Lyrics are really hard for me. I don’t write them that much, but for the new record, the lyrics are really autobiographical and personal, true to myself. And then more straightforward, too. I even have them printed in the record.

Did you go into the studio at all?

MM: I recorded it at home and then went into a studio in Glendale for a while to track it, with a recording engineer. In New York I did some vocals in the studio, and in Berlin I recorded in the studio for a week, but I was writing in it, too: recording and writing at the same time. I ended up meeting this guy Rob Schnapf. He did Elliott Smith records and Beck’s “Loser” 7 inch, and he mixed the first Foo Fighters record, too. He’s done a bunch of records; he’s an older guy. He is a producer and I asked him if he would help me out, and at the end I was in the studio mixing it and producing it with him, in January. I did some vocals there, too. [Schnapf] is a really cool guy; he helped me finish the new record.

What were some things you listened to while recording it that might have influenced you?

MM: I don’t know… I listened to Broadcast a lot. I worked on this for so long that I mostly listened to the stuff I had made. I listened to music all the time. I listened to this one Robert Wyatt record… a compilation called ‘68. Pre-Soft Machine or right after Soft Machine… [both!]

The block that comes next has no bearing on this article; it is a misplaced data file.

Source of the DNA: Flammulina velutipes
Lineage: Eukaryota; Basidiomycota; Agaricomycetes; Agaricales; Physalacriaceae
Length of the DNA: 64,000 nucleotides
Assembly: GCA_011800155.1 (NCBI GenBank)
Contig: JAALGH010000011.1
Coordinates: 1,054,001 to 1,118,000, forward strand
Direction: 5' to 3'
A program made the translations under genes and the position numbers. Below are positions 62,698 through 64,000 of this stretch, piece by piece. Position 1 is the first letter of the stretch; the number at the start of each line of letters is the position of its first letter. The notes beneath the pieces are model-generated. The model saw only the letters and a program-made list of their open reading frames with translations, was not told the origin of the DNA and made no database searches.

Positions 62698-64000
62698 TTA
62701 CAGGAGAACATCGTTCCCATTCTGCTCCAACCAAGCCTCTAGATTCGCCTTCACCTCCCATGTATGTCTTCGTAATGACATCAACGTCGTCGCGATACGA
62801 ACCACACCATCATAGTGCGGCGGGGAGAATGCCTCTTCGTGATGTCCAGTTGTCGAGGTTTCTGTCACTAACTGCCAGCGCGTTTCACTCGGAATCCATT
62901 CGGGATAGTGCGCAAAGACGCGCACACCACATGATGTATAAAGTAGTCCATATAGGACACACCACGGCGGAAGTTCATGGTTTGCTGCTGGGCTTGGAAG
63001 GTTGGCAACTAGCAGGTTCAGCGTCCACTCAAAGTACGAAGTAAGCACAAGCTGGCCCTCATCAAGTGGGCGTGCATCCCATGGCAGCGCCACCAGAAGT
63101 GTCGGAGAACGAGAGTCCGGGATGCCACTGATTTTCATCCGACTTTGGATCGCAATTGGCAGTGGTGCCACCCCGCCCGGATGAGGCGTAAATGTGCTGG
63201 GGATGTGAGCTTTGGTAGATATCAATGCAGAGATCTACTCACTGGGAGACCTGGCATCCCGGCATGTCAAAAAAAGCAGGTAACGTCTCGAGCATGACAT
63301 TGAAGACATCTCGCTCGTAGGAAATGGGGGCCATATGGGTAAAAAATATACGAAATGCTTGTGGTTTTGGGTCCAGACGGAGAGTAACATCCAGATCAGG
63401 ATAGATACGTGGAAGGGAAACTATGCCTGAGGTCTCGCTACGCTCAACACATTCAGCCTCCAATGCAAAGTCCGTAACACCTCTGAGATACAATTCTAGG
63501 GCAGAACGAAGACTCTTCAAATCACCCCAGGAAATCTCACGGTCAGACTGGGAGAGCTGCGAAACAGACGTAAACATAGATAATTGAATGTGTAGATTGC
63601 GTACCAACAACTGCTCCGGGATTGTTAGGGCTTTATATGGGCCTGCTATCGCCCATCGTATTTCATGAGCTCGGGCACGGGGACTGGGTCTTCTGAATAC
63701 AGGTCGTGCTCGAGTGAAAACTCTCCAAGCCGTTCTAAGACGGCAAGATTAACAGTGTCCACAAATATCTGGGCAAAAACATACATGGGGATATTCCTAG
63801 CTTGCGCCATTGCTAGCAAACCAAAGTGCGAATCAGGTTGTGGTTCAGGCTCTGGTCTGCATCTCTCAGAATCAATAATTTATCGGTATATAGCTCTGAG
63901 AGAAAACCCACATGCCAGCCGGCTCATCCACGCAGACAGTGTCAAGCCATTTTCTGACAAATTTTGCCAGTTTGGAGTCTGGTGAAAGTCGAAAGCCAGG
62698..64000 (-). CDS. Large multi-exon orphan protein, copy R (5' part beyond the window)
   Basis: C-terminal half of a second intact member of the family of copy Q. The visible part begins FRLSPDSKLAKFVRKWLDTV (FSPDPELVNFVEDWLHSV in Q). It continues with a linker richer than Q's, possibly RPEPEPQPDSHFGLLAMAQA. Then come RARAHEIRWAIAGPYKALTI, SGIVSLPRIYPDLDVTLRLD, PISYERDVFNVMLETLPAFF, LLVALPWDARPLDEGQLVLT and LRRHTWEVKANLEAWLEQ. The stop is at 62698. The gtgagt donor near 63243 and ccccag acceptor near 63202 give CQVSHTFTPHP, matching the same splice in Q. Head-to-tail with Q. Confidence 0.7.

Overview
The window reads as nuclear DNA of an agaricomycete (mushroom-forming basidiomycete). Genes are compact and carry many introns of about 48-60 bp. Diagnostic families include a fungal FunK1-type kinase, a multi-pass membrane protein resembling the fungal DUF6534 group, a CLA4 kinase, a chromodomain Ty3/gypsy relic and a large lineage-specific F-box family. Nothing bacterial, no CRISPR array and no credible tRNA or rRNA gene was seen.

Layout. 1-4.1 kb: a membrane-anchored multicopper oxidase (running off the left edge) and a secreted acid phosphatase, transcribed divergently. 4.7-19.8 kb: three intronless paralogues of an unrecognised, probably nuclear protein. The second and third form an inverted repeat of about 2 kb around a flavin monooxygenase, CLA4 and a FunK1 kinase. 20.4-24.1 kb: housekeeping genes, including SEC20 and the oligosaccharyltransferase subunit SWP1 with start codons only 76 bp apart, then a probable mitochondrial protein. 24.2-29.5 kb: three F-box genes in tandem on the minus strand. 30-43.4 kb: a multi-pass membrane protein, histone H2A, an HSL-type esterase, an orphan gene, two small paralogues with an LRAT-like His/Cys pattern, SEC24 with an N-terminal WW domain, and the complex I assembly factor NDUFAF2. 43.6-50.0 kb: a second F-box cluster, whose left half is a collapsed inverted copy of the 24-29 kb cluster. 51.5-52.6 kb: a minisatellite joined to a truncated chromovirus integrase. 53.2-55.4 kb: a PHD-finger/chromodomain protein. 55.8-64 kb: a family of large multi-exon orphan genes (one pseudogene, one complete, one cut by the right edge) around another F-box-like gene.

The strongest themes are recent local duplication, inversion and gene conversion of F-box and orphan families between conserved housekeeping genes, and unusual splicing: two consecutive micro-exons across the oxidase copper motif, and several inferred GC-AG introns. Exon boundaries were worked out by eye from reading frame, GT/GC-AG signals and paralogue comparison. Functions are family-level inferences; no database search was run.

Did you use any new gear or recording methods you didn’t experiment with in the past?

MM: I used Ableton Live to write the record, a Casio [keyboard], a Juno 106, some guitars, a bass and just like some simple shit in my room. But the way I wrote the record was… I used the clip mode in Ableton to make a part of a song, like a loop of a verse, and then I’d make a bunch of verses and and choruses and some bridges, midi-map and number them and play them at random, like 1, 3, 7…

Kind of like producing electronic music with Ableton…

MM: It’s sort of like switching between different parts and seeing if they work together to make a song. Like, this could be the verse, that could be the chorus, or this part should be the whole song if I change it a little bit.
That’s how I wrote it, and there was a vocoder feature that I used a lot. On Paul McCartney II there’s a lot of vocoder mixed with real instruments. Not necessarily on the voice, but vocoder that’s like an extra pulse that syncs up with the drums and the keyboards. So there’s a lot of that on the record, but also a lot of acoustic instruments, like strings.